Like many ports, where the ship actually docks in Athens is not the famous city, but nearby Piraeus, about 10 kilometers distant. On the MSC Lirica tickets to catch a hop-on-hop-off (aka HOHO bus) at the port for $20 euro per person were distributed to the cabins the night before, with a note saying if you chose to purchase it to take the yellow bus. The stop at the port exit held many yellow busses, which were operated through Greyline, as well as a blue bus and a standard red HOHO bus. We didn’t take any of them, but if the price for all three was similar the best bet would be to take the one that made the most frequent stops at each pick-up point to save long waits for the next bus when disembarking – which in this instance would likely be the yellow ones recommended by the cruise line due to the sheer amount of them, but it never hurts to check around. After all actually having room for everyone waiting to get on when the bus arrives might be easier on a less-crowded option. People can also get to Athens by subway, city bus, train, or taxi. Subway and city bus are the cheapest, and the subway is way faster than the bus.
At that stop there is also a train tram that does local tours around Piraeus for 5 euro each. We stayed in Piraeus for a few days prior to a different cruise several years back. The little train was included free with one of the hop on hop off bus companies, but I don’t recall which. We took the train back then and it looped around all the main points of interest in Piraeus, and was also hop on hop off. Having been both there and Athens before we just walked around for a bit to get some exercise this time.
The port at Piraeus stretches along the waterfront for quite a distance. The slip in the main port area where the Lirica docked was probably a couple kilometers distant from the one out on the very end where we boarded Carnival Vista several years ago. Going the opposite direction from Lirica as to where the Vista docked, once past the cruise ship terminals there are ferries. All sorts of ferries going out to Santorini and many other places.
Piraeus is one of the largest ports in the Mediterranean Sea and one of the busiest in the world. It is one of the most important in continental Greece due to its proximity to the capital city of Athens. Piraeus has been the Athenian port since ancient times. It is made up of several smaller ports expanding into the inlets of the Akti peninsula. The biggest of the three inlets is Kantharos which is used as a commercial port. The middle sized one, Zea is used as a yacht marina, and the smallest, Microlimano is mostly used by fishing boats with the area around it lined with cafes, shops, and seafood restaurants.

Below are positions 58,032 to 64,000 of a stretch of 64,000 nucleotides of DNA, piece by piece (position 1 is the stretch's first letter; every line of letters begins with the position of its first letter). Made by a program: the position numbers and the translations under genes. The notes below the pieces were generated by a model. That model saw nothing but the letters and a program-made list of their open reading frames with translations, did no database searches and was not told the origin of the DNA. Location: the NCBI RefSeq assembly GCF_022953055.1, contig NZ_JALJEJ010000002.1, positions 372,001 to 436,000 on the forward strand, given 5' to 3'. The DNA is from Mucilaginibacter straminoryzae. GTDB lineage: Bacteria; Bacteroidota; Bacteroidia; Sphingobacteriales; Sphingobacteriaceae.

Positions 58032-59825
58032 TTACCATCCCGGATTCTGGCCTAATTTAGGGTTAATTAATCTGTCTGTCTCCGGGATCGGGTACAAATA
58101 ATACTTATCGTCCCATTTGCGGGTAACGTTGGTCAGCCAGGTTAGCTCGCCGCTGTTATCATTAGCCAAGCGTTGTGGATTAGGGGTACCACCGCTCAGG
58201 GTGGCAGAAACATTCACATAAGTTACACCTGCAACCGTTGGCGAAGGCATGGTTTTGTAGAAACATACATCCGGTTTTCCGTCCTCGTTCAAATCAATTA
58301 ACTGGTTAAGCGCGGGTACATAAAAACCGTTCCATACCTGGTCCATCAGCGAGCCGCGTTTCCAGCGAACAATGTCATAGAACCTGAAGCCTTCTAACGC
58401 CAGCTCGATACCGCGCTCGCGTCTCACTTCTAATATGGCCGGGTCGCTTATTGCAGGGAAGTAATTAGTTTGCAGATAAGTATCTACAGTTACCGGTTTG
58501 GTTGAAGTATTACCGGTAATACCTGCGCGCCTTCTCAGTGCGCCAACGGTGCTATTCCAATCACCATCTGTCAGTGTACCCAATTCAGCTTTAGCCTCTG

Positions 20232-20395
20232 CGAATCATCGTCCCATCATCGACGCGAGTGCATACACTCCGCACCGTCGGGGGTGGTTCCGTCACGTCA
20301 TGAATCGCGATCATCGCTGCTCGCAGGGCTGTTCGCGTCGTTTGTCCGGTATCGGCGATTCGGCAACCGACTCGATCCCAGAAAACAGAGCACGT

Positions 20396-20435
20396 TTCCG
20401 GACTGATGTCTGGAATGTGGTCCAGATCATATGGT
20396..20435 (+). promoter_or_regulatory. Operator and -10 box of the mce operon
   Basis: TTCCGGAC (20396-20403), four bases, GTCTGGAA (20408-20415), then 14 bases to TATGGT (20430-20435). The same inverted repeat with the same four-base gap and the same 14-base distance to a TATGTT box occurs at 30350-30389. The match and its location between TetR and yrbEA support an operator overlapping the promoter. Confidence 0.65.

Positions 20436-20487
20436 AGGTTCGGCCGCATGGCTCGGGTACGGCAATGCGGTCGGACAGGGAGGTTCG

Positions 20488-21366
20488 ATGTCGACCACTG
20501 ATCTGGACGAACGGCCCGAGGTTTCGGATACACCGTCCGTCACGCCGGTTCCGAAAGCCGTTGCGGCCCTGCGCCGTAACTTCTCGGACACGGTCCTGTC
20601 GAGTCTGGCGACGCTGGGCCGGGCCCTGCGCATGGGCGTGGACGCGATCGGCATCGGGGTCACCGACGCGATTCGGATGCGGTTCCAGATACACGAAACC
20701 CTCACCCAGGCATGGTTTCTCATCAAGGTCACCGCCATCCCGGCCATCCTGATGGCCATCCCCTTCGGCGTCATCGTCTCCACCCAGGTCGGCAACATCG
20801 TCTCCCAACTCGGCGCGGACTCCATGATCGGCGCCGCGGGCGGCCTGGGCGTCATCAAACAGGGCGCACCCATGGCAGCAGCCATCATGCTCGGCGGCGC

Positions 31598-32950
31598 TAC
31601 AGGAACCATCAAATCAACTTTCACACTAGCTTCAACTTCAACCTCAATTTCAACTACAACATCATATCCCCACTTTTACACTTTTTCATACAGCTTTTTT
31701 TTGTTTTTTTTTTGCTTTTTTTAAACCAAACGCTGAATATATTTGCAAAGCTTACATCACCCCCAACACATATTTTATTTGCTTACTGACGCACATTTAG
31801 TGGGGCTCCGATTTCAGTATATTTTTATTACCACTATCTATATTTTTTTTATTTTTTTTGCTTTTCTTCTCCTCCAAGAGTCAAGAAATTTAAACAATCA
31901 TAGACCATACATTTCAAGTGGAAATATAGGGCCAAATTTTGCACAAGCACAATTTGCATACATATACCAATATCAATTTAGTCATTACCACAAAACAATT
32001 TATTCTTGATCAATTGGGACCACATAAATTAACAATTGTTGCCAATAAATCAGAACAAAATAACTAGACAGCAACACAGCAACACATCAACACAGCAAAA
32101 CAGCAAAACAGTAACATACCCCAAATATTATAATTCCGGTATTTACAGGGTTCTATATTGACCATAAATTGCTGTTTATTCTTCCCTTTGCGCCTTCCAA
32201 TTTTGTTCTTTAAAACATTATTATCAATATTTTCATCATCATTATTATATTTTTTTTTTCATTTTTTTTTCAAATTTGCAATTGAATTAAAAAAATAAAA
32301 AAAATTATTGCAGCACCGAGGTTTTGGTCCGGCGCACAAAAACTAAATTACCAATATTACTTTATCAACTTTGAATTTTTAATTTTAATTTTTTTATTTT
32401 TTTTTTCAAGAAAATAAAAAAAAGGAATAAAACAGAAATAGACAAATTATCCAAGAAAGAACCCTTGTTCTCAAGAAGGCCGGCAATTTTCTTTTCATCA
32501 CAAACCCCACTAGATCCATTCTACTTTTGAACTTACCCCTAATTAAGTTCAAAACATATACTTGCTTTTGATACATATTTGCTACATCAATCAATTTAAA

There’s not a whole lot of touristy stuff in Piraeus, but there are lots of bakeries and coffee shops, plenty of other stores, and if you go far enough you’ll find a lovely seaside walkway and the marina by the fishing boats with the touristy area next to it full of shops and restaurants. There’s also a couple museums and here and there some small ruins. We happened across some ruins on our walk that were different from the two places where we found some on our last visit.
We also found several parks and green spaces in near the port that we did not see on our last visit.
The cruise terminal has free wifi, and the terminal where our ship docked had a little cafe that also had free wifi, which was different to what the port provided. There were quite a lot of people using the port wifi, so we went to the cafe. The internet was not too slow at first when there was just one other person there. It got slower as time progressed and more people came in. Likely faster than the port’s wifi though since there were a lot more people using that one. The price of a coffee for John and a tea for me was well worth it to use the cafe’s wifi. We did have an internet package on the ship, but besides ship’s internet always being excruciatingly slow, on this ship it was not unlimited usage so we took advantage of a chance to catch up on things while in port.
Port security on the way back to the ship had a big dog sleeping lazily on the job in the middle of the walkway. He didn’t stir as people walked by. Another dog was awake and just hanging around the security staff, but neither made any effort to sniff us or our belongings. Perhaps they come to life if they smell a banned substance or if one of the security staff thinks something looks suspicious and wants them to investigate.
Between the screening area and the ship there’s a duty free shop. Our ship did not screen anyone coming onboard as they had already been screened in the port so anything (like booze) bought at the duty free shop was home free for use onboard, unlike bottles purchased onboard which are held until just before disembarkation.
Last time we were in Greece their economy was in some sort of crisis and everything was incredibly cheap, but they must have sorted things out now because most things cost considerably more this time. Still reasonable in price compared to a lot of other places though.
There are a lot of stray animals in Greece, and Piraeus is no exception with a population of both stray cats and stray dogs.
There were also some homeless people. Perhaps they make use of some of the many orange trees growing along the streets.
Walking around Piraeus there are some interesting things to see. Besides the waterfront and small ruins, there are some buildings with interesting architecture, particularly the churches. Independent of Athens, Piraeus itself is one of Greece’s larger cities. The weather is generally warm and dry. Money in Greece is the euro, which is worth a bit more than American dollars.